Below is a link to my latest academic article, published in the Fall 2014 volume of the Evangelical Journal. The title is, “‘Imitators of God’: A Theocentric Approach to the Christian Preaching of Old Testament Law.”
For many pastors, the Old Testament laws are tedious, confusing, strict, arcane, defunct, or utterly irrelevant to the Christian life (except, perhaps, for the Ten Commandments and a few other so-called “moral” laws). Yet the Apostle Paul asserts in 2 Timothy 3:16 that every part of Scripture—including, presumably, each of the 613 laws—is of great value to the New Testament Christian. But declaring the law’s value is much easier than demonstrating it. Moreover, that it should be demonstrated “is by no means assured” among evangelicals. In this paper, we will explore why the law is seldom preached, and how we might go about doing so if we are persuaded that it should be. We will conclude with an example of the proposed methodology in action (Exod. 22:16-17).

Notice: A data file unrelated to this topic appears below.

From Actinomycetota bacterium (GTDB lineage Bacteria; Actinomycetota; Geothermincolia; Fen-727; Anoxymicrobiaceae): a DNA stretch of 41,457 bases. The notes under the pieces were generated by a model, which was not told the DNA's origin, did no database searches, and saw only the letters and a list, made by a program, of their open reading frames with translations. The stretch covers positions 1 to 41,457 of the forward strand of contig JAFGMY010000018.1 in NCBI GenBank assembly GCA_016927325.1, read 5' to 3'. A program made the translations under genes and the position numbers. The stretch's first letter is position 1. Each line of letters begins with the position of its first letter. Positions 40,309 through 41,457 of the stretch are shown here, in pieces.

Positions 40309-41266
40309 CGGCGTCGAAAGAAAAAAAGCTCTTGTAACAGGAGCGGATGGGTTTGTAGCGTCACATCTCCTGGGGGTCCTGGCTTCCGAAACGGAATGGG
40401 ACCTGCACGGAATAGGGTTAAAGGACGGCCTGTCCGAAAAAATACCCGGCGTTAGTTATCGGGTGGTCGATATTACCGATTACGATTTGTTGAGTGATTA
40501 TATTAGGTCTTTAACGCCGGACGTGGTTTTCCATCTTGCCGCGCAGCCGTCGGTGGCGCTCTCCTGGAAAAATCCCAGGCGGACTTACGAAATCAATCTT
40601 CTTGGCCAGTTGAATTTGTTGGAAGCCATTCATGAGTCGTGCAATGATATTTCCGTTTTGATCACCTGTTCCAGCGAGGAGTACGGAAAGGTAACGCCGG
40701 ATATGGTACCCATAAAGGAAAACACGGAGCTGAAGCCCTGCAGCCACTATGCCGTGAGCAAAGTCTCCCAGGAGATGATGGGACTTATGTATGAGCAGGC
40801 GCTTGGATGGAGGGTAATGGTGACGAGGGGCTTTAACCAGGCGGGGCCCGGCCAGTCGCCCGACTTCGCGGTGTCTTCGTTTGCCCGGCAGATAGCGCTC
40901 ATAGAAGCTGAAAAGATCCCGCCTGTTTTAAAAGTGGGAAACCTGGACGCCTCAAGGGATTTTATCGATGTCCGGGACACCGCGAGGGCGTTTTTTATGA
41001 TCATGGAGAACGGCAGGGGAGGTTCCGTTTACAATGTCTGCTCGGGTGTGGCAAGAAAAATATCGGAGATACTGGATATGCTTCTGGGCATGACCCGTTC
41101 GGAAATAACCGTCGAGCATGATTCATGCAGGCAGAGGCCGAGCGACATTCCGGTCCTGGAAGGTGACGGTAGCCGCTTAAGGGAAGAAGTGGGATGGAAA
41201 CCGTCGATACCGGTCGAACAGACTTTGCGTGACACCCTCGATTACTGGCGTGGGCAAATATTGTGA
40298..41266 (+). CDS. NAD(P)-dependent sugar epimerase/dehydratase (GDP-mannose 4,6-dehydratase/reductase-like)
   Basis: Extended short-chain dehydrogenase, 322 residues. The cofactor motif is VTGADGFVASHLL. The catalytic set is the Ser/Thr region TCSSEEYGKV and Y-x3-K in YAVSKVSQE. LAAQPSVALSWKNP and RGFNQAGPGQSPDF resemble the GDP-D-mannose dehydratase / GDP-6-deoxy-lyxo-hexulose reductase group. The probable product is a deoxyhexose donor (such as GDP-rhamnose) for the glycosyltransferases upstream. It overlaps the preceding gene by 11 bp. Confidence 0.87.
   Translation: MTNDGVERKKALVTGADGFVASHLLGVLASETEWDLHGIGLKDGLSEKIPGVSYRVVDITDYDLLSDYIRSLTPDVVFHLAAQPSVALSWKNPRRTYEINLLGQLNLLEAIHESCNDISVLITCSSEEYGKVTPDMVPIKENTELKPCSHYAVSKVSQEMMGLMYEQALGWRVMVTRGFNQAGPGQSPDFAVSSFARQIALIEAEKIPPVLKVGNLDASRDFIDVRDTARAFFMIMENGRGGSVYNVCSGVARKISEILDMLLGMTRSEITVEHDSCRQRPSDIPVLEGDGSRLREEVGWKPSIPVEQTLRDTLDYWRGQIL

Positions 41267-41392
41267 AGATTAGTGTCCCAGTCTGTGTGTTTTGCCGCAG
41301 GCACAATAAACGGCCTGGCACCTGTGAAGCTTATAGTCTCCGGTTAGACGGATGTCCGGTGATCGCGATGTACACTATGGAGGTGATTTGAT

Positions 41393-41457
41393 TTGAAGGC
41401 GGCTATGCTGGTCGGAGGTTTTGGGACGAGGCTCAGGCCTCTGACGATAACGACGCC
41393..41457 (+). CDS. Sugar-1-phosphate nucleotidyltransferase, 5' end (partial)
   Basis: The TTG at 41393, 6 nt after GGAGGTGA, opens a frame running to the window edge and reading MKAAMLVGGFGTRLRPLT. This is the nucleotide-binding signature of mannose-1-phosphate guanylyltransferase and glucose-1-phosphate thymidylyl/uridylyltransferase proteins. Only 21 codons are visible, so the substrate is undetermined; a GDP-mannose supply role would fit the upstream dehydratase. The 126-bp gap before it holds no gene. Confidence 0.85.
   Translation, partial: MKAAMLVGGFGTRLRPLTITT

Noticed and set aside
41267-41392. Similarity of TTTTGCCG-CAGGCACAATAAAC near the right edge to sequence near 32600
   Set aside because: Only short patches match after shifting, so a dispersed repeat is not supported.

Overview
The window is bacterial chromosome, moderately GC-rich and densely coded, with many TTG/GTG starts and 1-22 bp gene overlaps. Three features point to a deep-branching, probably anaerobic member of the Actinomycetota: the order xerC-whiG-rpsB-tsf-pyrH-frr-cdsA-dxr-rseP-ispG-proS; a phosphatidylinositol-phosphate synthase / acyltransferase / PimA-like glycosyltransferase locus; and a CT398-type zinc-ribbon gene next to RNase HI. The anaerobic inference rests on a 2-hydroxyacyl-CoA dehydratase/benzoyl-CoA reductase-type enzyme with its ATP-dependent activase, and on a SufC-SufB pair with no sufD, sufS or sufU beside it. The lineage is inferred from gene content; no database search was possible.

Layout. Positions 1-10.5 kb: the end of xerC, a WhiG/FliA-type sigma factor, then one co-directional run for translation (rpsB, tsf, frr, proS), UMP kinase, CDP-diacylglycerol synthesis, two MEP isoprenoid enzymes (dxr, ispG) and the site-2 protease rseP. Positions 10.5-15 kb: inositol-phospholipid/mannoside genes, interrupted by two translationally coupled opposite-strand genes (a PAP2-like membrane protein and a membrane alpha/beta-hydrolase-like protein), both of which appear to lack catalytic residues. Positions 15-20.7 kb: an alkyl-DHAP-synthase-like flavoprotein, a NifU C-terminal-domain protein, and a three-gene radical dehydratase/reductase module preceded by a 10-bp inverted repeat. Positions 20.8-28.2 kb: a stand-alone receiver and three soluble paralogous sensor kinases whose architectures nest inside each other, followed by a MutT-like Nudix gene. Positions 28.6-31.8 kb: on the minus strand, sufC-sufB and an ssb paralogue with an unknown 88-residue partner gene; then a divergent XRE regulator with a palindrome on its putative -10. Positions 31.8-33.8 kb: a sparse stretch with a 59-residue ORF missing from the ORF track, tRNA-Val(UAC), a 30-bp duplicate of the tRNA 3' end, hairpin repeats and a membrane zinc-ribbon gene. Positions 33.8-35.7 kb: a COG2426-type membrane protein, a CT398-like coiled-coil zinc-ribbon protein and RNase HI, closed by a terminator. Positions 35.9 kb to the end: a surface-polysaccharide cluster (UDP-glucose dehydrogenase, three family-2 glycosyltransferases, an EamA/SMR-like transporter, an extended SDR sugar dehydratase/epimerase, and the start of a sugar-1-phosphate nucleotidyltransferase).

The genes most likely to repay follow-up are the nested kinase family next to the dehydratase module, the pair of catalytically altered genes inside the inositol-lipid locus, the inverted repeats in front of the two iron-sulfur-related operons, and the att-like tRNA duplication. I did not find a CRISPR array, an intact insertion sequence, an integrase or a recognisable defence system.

Christians today will find much value in reflecting deeply on the ancient laws that God gave to Israel. By focusing on what those laws reveal about God and his ways, Christians will have access to a vast repository of theological insights that can enrich their devotion to God and provide an ethical context for the outworking of their salvation (cf. Phil. 2:12). Since Christ perfectly kept—and is the fulfillment of—the law (cf. Rom. 10:4), knowing the law more fully will give Christians some vital insights as to why the Father was so well pleased with his Son (cf. Matt. 3:17; 17:5). It will also give them a moral framework for what it means to “walk as Jesus did” (1 John 2:6) and be “imitators of God” (Eph. 5:1). Ultimately, when I come to the law of God, I encounter the God of the law. My desire in this sacred meeting is to discover his character and then allow that character to shape my own by the power of the Holy Spirit. His law is not graceless, and his grace is not lawless.